RESEARCH Step 2: Approach to the Problem Step 3: Research Design Tasks Involved Environmental Context of the Problem Discussions with Decision Maker(s) Objective/ Theoretical Foundations Analytical Model: Verbal, Graphical, Mathematical Research Questions Hypotheses Specification of Information Needed Interviews with Experts Secondary Data Analysis Management Decision Problem Marketing Research Problem Qualitative Research Step 1: Problem Definition FIGURE 2.1 The Process of Defining the Problem and Developing an Approach problem audit A comprehensive examination of a marketing problem to understand its origin and nature. meeting with them collectively or individually may be difficult. Despite these problems, it is necessary that the researcher interact directly with the key decision makers.5 The problem audit provides a useful framework for interacting with the DM and identify- ing the underlying causes of the problem. The problem audit, like any other type of audit, is a comprehensive examination of a marketing problem with the purpose of understanding its origin and nature.6 The problem audit involves discussions with the DM on the following issues that are illustrated with a problem facing McDonald’s: 1. The events that led to the decision that action is needed, or the history of the problem. McDonald’s, a long-time leader in the fast-food industry, was losing market share in 2003 and 2004 to competitors such as Burger King, Wendy’s, and Subway in some of the key markets. This problem came into sharper focus as these competitors launched new products and aggressive promotional campaigns, whereas the recent campaigns of McDonald’s were not as successful. 2. The alternative courses of action available to the DM. The set of alternatives may be incomplete at this stage, and qualitative research may be needed to identify the more innovative courses of action. The alternatives available to the management of McDonald’s include introducing new sandwiches and menu items, reducing prices, opening more restaurants, launching special promotions, and increasing advertising.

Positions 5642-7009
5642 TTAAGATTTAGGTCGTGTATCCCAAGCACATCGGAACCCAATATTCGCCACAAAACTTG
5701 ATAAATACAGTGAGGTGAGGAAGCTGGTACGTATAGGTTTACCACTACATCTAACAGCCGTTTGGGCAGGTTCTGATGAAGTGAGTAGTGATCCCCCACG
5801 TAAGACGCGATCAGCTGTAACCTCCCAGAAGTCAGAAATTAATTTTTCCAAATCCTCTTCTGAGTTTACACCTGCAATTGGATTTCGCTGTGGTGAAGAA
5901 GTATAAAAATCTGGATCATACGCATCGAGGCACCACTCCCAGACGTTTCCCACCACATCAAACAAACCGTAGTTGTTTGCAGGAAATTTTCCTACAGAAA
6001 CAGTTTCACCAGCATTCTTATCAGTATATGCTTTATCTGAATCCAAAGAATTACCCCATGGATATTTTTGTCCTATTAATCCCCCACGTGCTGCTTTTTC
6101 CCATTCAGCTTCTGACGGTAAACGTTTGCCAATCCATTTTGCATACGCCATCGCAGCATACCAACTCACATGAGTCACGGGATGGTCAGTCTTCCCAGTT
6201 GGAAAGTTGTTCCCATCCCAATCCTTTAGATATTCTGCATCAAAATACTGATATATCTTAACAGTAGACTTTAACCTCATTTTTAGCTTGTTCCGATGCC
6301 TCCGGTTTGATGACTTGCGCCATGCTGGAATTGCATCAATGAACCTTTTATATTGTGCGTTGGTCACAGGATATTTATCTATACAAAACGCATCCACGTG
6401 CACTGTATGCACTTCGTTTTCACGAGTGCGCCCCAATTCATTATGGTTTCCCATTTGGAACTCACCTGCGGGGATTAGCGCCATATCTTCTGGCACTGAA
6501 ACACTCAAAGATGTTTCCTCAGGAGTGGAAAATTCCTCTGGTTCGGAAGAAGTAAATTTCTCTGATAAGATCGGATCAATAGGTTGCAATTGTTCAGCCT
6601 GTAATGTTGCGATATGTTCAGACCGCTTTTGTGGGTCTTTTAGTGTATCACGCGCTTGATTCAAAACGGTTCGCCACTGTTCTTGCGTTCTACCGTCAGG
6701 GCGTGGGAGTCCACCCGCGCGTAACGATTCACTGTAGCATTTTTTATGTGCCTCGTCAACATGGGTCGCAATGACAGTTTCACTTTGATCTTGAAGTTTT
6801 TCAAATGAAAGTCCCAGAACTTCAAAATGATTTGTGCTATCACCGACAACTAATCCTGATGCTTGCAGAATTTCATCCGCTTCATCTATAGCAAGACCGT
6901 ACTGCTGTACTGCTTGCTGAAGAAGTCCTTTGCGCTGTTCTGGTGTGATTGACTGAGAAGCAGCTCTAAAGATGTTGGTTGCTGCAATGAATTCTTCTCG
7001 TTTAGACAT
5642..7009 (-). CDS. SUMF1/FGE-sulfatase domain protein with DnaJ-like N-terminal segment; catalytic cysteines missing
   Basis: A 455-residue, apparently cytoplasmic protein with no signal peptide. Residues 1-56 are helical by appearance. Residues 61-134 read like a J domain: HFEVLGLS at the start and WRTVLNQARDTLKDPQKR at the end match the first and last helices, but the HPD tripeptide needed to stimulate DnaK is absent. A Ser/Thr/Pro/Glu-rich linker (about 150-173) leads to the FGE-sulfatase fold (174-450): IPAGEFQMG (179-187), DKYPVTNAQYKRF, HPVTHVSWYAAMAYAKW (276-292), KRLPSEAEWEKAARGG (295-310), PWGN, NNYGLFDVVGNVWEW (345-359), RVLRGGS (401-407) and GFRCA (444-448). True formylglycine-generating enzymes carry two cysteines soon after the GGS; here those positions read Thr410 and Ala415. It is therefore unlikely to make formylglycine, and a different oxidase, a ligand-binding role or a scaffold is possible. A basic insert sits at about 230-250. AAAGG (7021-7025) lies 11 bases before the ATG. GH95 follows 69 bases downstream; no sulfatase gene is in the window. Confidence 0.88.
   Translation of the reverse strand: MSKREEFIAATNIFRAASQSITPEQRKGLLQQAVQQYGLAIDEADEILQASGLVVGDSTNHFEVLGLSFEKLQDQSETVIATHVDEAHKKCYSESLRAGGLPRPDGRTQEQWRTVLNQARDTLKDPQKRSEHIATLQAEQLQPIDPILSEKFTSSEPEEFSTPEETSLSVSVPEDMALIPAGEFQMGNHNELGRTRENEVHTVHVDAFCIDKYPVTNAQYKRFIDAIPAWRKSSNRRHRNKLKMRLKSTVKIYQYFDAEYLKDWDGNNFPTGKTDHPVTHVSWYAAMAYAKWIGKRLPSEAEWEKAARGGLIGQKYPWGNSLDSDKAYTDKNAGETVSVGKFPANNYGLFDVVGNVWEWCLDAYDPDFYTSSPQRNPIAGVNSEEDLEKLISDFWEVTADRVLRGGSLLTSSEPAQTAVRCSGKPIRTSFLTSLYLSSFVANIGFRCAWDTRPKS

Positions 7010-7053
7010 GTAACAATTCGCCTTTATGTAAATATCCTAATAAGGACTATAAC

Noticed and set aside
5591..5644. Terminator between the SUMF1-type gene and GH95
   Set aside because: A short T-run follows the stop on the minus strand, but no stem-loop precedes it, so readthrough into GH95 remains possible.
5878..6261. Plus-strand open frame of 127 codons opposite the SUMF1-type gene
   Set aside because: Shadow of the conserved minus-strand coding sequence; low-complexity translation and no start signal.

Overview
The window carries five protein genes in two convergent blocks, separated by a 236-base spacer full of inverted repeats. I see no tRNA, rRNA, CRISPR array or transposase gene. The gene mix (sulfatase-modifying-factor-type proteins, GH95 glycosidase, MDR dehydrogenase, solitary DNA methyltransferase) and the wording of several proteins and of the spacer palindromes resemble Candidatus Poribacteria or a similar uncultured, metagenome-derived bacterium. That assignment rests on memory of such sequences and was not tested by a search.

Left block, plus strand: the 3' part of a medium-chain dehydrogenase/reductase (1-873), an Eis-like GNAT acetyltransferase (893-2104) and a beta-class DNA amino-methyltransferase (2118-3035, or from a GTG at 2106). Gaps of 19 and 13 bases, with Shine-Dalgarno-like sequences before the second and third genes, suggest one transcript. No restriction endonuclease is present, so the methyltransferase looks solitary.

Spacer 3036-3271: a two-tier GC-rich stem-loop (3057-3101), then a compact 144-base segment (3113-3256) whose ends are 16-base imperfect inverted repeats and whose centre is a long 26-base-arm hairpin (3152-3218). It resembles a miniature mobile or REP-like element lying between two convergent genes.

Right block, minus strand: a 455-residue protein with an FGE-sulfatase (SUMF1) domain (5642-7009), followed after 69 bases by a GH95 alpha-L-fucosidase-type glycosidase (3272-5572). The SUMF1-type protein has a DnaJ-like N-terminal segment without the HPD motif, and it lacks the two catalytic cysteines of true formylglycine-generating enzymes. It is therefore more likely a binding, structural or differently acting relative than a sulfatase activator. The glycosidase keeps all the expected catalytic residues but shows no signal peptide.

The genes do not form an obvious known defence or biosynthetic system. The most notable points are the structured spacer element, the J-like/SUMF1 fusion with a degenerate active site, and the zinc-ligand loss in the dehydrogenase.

AN APPROACH 39 3. The criteria that will be used to evaluate the alternative courses of action. For example, new product offerings might be evaluated on the basis of sales, market share, profitability, return on investment, and so forth. McDonald’s will evaluate the alternatives based on contributions to market share and profits. 4. The potential actions that are likely to be suggested based on the research findings. The research findings will likely call for a strategic marketing response by McDonald’s. 5. The information that is needed to answer the DM’s questions. The information needed includes a comparison of McDonald’s and its major competitors on all the elements of the marketing mix (product, pricing, promotion, and distribution) in order to determine relative strengths and weaknesses. 6. The manner in which the DM will use each item of information in making the decision. The key decision makers will devise a strategy for McDonald’s based on the research find- ings and their intuition and judgment. 7. The corporate culture as it relates to decision making.7 In some firms, the decision-making process is dominant; in others, the personality of the DM is more important. Awareness of corporate culture may be one of the most important factors that distinguishes researchers who affect strategic marketing decisions from those who do not. The corporate culture at McDonald’s calls for a committee approach in which critical decisions are made by key decision makers. It is important to perform a problem audit because the DM, in most cases, has only a vague idea of what the problem is. For example, the DM may know that the firm is losing market share but may not know why, because DMs tend to focus on symptoms rather than on causes. Inability to meet sales forecasts, loss of market share, and decline in profits are all symptoms. The researcher should treat the underlying causes, not merely address the symptoms. For example, loss of market share may be caused by a superior promotion by the competition, inadequate distribution of the company’s products, or any number of other factors. Only when the underlying causes are identi- fied can the problem be successfully addressed, as exemplified by the effort of store brand jeans. Real Research Look Who’s Picking Levi’s Pocket For years, teenagers have considered store label jeans “uncool.” Although the lower price tag of store brand jeans, such as JCPenney’s Arizona brand jeans or the Gap’s in-house brand, has long appealed to value- conscious parents, teenagers have preferred big brand names such as Levi’s, Lee, and Wrangler. The big-name brands have historically dominated the $12 billion industry as a result. Through marketing research problem audits, the private labels determined that the real cause for their low market share was lack of image. Therefore, the marketing research problem was defined as enhancing their image in the eyes of the target market—the lucrative teenage segment. Arizona jeans and Gap’s in-house brands have led the charge among the “generics” in changing their image. These store brand jeans, along with other store label jeans, now target the teenage market with “cutting edge” advertising. Their advertisements feature rock bands such as Aerosmith along with high- tech imagery to attract teenagers. The brands also promote their trendy Web sites—areas where their target market should go and visit to be “cool.” Gap jeans have also scored big. The chain’s strategy has been to distance their store brand jeans from the store itself. Teenagers think of the Gap as a place where older people or their parents shop, thus making it “uncool.” Gap’s marketing campaign now aims to separate their store name and image from their jeans that are aimed at teens. This is the opposite of a more typical or traditional brand name leveraging strategy. The results, according to the research services firm TRU (www.teenresearch.com), are that “Teens are not putting it together that this is the house brand.” The results for the store brand jeans have been quite successful. According to the marketing research firm NPD Group, private label jeans’ market share has risen in the 2000s. Levi’s, the market leader, has seen their market share drop over the same time period. Levi’s drop is also indicative for the big brand names nationwide. These impressive results are encouraging other stores to consider introducing their own label jeans to capture a portion of the teenage market.8 ▪ As in the case of the private label jeans, a problem audit, which involves extensive interaction between the DM and the researcher, can greatly facilitate problem definition by determining the underlying causes. The interaction between the researcher and the DM is facilitated when one or